Here's how to make the ultimate macaroni cheese - with a super flavourful cheesy sauce and perfectly crispy topping!
You know I'm a fan of cheesy pasta. There's no greater combination on the planet.
Usually when I make cheesy pasta, I try to add some extra nutrition somehow - blending beans into a creamy pasta sauce, including plenty of veggies alongside all that indulgence... but sometimes it's just nice to spoil yourself with a big bowl of gooey, cheesy pasta without worrying about all that. It's not a dish to eat when you're on a diet, and it's not a dish to eat when you're in need of a healthy, balanced meal with lots of vegetables... but it is a dish to eat when you just want to treat yourself.
So here's my recipe for the ultimate macaroni cheese. It's absolutely perfect - just right for these cold, wintery evenings.
What pasta should I use for macaroni cheese?
Obviously macaroni cheese is traditionally made with macaroni (it's kind of in the name!), and that's what I used here, but you definitely don't have to stick to macaroni if you feel like using something different. I don't often have macaroni in the cupboards, so I usually use a bigger pasta.
Ideally, you want to use a pasta shape that will hold the sauce and maximise cheesiness in every bite. Spaghetti's not a great option, for example - the sauce will just slide right off it. Pasta shapes that are hollow (e.g. penne) or ones that have ridges (e.g. fusilli) are great for holding that sauce!
Once you've chosen your pasta, just boil it up in plenty of water until it's cooked al dente. It will cook a little more in the oven, so don't overdo it.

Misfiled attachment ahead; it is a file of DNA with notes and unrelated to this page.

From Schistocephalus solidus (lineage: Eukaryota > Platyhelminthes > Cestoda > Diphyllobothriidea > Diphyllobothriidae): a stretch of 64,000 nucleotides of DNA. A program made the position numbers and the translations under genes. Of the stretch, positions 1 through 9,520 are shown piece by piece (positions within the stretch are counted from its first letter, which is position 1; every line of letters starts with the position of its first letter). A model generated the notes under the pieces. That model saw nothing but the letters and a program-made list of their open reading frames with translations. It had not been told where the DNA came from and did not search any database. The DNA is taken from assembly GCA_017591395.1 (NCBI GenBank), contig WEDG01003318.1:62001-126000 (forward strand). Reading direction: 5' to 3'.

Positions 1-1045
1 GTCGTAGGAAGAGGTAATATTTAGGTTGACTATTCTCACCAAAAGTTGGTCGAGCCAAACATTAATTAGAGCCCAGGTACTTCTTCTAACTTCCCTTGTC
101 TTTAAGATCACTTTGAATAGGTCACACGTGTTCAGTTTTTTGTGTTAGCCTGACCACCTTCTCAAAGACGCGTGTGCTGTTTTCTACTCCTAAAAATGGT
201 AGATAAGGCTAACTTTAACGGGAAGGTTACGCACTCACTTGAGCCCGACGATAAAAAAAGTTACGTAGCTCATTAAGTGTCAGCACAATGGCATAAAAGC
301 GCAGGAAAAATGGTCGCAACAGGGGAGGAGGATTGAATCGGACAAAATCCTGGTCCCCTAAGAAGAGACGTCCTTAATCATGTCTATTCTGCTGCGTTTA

Next, the creamy sauce!
Since this macaroni cheese is simple, we want to do it right - we need to get as much flavour into that creamy sauce as we can. I always start by cooking off some finely chopped onion and garlic. You don't consciously notice them in the finished dish, but they add a lovely flavour to the creamy sauce. I also add a bay leaf or two, and a pinch of nutmeg. You'd be amazed at how much flavour these little extras can impart - they transform a classic white sauce into something really tasty.
You can cook your white sauce right on top of those sautéed onions - just make a simple roux (butter + flour), and add milk until you have a thick, glossy sauce.
What cheese should I add?
For the ultimate macaroni cheese, I like to use at least two different cheeses, since they all bring something different to the table. At minimum, I like to use a mixture of mature cheddar and mozzarella. The mature cheddar adds tons of flavour, and the mozzarella adds that irresistible gooeyness to the sauce.
Ideally, you need to buy your cheeses in a block and grate them yourself - or, for mozzarella, buy a ball of the fresh stuff and tear it into chunks. Pre-grated cheese has a coating on it (usually potato starch) to stop it from clumping together, which can affect how the cheese melts. It's fine to use if that's all you have, but for the perfect macaroni cheese, grate it yourself! This is no time to be lazy - we're aiming for perfection here.
Do I need to bake macaroni cheese?
In short, no, but also yes. Macaroni cheese is totally delicious without being baked - just mix the cooked pasta through the sauce, let it simmer for a couple of minutes to make sure it's hot, and then serve. Yum.
Buuut, it's even better if you bake it in the oven for a while. Add some more cheese and some breadcrumbs on top, and bake it until it's nice and crispy. This way you get the best of both worlds - you still get the gooey, saucy bit underneath, but you get that crispy cheese as well. Heaven.